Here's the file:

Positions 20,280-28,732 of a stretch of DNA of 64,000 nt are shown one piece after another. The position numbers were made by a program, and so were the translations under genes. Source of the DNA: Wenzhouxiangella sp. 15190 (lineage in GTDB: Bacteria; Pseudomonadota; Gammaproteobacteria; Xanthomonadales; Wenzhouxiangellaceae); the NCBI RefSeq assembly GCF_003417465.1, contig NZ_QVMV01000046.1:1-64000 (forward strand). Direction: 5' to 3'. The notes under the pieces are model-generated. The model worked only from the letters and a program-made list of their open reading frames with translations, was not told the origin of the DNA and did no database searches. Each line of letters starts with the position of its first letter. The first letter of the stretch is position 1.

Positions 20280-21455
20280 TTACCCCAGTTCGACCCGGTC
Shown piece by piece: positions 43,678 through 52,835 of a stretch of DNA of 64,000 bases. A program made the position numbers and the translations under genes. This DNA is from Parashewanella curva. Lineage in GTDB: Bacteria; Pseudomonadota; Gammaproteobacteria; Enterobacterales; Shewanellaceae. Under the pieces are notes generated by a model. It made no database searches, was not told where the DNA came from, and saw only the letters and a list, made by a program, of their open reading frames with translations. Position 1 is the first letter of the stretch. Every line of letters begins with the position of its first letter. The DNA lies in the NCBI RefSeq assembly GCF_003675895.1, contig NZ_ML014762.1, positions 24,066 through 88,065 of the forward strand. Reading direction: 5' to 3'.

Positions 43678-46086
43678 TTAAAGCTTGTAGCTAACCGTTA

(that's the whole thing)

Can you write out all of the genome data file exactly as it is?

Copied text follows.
Positions 20,280-28,732 of a stretch of DNA of 64,000 nt are shown one piece after another. The position numbers were made by a program, and so were the translations under genes. Source of the DNA: Wenzhouxiangella sp. 15190 (lineage in GTDB: Bacteria; Pseudomonadota; Gammaproteobacteria; Xanthomonadales; Wenzhouxiangellaceae); the NCBI RefSeq assembly GCF_003417465.1, contig NZ_QVMV01000046.1:1-64000 (forward strand). Direction: 5' to 3'. The notes under the pieces are model-generated. The model worked only from the letters and a program-made list of their open reading frames with translations, was not told the origin of the DNA and did no database searches. Each line of letters starts with the position of its first letter. The first letter of the stretch is position 1.

Positions 20280-21455
20280 TTACCCCAGTTCGACCCGGTC
Shown piece by piece: positions 43,678 through 52,835 of a stretch of DNA of 64,000 bases. A program made the position numbers and the translations under genes. This DNA is from Parashewanella curva. Lineage in GTDB: Bacteria; Pseudomonadota; Gammaproteobacteria; Enterobacterales; Shewanellaceae. Under the pieces are notes generated by a model. It made no database searches, was not told where the DNA came from, and saw only the letters and a list, made by a program, of their open reading frames with translations. Position 1 is the first letter of the stretch. Every line of letters begins with the position of its first letter. The DNA lies in the NCBI RefSeq assembly GCF_003675895.1, contig NZ_ML014762.1, positions 24,066 through 88,065 of the forward strand. Reading direction: 5' to 3'.

Positions 43678-46086
43678 TTAAAGCTTGTAGCTAACCGTTA